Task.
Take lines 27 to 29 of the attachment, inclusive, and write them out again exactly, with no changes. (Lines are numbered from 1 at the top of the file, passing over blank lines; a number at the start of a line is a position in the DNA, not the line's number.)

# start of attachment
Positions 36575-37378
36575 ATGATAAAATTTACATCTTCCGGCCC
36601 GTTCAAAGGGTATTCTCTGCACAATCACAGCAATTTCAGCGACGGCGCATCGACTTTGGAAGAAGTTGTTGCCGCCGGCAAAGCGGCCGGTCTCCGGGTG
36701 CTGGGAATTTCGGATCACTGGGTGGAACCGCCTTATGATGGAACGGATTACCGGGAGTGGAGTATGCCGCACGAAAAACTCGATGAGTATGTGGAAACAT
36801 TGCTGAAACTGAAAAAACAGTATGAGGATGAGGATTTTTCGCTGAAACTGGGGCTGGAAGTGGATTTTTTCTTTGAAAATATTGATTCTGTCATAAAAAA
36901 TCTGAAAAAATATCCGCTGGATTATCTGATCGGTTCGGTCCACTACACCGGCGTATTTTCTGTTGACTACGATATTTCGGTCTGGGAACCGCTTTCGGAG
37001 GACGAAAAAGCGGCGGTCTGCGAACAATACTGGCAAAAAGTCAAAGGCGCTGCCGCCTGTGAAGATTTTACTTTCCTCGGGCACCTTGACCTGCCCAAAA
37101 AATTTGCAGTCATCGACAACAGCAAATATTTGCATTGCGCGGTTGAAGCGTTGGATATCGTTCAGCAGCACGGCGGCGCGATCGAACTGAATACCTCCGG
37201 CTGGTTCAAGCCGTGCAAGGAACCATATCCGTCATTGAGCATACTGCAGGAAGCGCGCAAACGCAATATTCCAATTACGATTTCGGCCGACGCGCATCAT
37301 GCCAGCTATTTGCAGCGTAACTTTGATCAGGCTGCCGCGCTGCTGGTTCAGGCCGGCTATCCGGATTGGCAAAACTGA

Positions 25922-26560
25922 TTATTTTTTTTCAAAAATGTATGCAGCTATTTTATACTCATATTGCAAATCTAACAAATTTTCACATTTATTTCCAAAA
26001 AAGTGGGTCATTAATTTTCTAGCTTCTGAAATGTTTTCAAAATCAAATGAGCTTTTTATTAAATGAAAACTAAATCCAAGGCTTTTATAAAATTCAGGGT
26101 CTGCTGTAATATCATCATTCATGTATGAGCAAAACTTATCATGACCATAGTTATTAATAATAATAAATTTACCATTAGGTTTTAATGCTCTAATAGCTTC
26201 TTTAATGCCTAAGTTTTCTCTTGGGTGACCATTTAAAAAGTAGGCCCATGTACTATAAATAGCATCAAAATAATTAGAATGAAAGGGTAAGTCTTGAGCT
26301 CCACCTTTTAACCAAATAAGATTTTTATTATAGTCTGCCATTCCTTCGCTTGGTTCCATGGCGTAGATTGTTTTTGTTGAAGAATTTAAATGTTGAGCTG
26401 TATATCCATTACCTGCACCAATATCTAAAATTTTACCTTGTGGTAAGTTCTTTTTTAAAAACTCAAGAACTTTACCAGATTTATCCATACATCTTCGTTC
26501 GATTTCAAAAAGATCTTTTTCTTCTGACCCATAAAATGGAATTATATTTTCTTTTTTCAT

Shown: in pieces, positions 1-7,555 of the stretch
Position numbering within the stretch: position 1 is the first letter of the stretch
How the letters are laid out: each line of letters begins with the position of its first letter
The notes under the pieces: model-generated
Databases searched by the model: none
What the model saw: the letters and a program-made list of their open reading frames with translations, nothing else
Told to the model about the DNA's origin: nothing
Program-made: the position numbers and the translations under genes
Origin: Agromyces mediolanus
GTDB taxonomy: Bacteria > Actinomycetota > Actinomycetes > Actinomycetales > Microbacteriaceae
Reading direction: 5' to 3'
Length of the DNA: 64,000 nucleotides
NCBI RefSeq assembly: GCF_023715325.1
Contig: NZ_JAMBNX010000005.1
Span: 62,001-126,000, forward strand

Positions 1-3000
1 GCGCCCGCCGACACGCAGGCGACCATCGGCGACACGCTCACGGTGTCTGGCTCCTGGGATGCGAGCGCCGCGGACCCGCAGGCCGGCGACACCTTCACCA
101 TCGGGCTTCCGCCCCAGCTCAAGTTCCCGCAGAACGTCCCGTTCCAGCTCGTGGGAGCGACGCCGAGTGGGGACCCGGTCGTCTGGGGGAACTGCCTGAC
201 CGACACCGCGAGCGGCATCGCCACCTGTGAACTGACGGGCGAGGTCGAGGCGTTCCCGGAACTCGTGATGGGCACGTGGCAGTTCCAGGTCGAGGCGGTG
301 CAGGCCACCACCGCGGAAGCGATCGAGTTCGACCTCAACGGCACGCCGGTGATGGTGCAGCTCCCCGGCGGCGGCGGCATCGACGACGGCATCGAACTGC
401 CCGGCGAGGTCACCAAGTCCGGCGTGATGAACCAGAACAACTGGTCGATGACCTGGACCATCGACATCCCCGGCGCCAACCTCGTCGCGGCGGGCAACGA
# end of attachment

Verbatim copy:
Origin: Agromyces mediolanus
GTDB taxonomy: Bacteria > Actinomycetota > Actinomycetes > Actinomycetales > Microbacteriaceae
Reading direction: 5' to 3'